Weekly attendance at Catholic Mass was certainly hurt by the pandemic, but now that we are over a year removed from isolation orders and social distancing, it is clear that the faithful are not coming back to the pews. A recent poll from Gallup highlighted this downward trend, finding that only about 31% of adult Catholics in the US attend Mass weekly. The continuing trend suggests many areas of the nation will continue to shutter doors and combine parishes in the years to come.
While there are many factors at work behind this faith crisis — from the rise of the “nones” to scandals within the Church — another problem is that young Catholics do not feel motivated to spend an hour of their Sunday at worship. To address this, we turn to the personable and relatable guidance of Fr. Mike Schmitz, who hosts the two most successful Catholic podcasts ever created: Bible in a Year, and Catechism in a Year.
Fr. Mike opens up his explanation of why Catholics should be motivated to attend Mass by acknowledging that he understands the way young people feel, as a “former young person” himself. He explained that young adults not wanting to go to Mass is nothing new and did not come in on the backs of the internet and electronic devices. Fr. Mike even admitted that he himself used to choose to pretend to be sick and stay home all day alone (before the days of the internet) rather than attend Mass when he was a kid.
He explained that this attitude toward the celebration of Mass left him when he realized the reality of what happens in the Mass, and most of all the reality of the Eucharist, which he said “blew my mind,” and made him realize there was nothing more important.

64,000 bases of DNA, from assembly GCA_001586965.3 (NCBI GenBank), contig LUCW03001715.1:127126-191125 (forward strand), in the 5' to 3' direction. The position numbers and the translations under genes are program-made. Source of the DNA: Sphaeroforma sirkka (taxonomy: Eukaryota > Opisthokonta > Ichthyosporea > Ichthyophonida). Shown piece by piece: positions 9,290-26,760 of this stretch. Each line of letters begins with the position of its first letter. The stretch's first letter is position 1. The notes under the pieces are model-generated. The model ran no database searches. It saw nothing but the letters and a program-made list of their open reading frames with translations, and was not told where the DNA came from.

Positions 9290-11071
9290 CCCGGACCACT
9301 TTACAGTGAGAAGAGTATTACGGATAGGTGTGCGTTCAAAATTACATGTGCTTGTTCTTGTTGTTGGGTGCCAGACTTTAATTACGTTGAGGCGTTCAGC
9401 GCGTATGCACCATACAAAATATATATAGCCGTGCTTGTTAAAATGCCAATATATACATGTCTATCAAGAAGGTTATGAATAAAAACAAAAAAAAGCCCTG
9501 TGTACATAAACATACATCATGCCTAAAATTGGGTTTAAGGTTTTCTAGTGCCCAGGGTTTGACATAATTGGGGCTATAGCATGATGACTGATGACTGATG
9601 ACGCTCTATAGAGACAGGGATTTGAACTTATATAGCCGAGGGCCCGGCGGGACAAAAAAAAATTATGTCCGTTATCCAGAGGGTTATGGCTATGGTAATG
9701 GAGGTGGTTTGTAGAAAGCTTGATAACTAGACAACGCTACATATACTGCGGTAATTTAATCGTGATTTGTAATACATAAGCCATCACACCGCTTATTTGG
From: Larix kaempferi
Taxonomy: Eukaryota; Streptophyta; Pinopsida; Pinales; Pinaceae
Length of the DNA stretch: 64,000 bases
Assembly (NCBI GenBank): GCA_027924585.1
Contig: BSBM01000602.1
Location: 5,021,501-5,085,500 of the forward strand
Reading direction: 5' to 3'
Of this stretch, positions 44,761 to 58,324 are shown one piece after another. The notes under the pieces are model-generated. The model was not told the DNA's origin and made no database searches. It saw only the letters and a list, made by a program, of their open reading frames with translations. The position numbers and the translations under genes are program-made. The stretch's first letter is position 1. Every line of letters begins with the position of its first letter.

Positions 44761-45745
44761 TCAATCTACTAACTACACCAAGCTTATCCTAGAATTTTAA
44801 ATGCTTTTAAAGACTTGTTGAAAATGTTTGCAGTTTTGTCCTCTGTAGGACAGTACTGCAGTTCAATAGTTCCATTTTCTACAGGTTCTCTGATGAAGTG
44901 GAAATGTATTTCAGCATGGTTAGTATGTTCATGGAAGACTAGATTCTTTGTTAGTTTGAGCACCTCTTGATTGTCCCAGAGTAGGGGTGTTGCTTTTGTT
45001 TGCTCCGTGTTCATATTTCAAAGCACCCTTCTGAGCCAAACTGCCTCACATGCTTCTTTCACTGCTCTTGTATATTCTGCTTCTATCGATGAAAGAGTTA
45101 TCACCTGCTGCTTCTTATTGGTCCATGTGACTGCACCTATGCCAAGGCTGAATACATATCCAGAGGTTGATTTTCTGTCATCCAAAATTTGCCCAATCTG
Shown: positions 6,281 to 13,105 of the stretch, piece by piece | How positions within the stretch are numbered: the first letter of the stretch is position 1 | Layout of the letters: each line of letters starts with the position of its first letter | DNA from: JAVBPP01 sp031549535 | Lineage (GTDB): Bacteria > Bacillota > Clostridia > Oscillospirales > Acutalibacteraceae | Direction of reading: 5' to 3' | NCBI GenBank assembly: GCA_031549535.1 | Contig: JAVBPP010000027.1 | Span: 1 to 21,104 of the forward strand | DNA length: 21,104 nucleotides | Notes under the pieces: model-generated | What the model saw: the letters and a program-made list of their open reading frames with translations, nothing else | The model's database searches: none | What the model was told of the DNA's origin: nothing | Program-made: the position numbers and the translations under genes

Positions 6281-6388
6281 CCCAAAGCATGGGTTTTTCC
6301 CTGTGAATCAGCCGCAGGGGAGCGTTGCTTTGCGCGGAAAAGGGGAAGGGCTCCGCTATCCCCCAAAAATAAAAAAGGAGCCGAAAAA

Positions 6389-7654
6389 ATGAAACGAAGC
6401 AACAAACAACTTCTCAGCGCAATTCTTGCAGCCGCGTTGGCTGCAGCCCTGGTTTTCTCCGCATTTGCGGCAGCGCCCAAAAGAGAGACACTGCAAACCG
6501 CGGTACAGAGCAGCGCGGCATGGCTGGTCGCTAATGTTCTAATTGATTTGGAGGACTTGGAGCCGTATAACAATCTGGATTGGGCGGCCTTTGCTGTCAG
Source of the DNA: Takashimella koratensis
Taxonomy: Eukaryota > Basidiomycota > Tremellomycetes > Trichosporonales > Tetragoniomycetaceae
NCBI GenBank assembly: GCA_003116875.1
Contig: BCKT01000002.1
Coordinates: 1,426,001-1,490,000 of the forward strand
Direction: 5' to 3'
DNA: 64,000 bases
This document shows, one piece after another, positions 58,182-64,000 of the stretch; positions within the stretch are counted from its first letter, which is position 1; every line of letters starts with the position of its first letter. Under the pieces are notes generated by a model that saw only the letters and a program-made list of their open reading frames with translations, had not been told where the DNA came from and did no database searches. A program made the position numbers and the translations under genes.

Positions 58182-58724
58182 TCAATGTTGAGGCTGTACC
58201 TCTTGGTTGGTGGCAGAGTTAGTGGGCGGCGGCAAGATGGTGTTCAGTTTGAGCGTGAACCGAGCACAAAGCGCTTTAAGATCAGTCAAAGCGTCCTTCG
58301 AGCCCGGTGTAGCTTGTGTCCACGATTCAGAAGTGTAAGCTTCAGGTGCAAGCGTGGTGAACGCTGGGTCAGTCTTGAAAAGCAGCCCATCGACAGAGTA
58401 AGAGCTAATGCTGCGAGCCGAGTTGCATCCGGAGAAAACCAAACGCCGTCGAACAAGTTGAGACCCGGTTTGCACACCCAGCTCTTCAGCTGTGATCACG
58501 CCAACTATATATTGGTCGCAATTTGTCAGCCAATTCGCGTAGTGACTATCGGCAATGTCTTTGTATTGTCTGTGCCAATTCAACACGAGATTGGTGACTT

Fr. Mike noted that a lot of times he hears young people say “I don’t get anything out of going to Mass,” at which point he paused to apologize for “Father Sassy” coming out. He said:
“The Word of God, throughout time and space, across the world — long to hear it. Do we have any idea how grateful we should be to be able to hear God’s Word every time we go to Mass? There are people around the world who would give anything to know that God was speaking to them, and yet we’re like ‘I don’t get anything out of it.’ God spoke to you!”
He explained that this is a “hard-hearted” approach to worship and it is akin to children giving their parents a birthday gift that was more for the kids than for the parent. Fr. Mike explains that worship is not about what we get out of it, it is about what we are willing to give to God. It should first and foremost be our very best, but Fr. Mike noted two things that are expressly given through worship:
“In the Mass we offer up the sacrifice of the Son to the Father. The best thing we’ve ever been given is Jesus Christ in the Eucharist. He is the sacrifice, he is the victim, he is the paschal victim that was slain, that lives forever and he’s offered up to the glory of God the Father.
“We also give ourselves, the very best of ourselves … As we place the sacrifice on the altar we are also placing ourselves on the altar, asking God to receive us as well.”
The goal, Fr. Schmitz explains, is not really to get anything out of it at all, but rather to give ourselves over more fully to Jesus Christ.
He also noted that willfully missing Mass on Sunday without a valid excuse is a mortal sin, which requires the sacrament of Confession to absolve.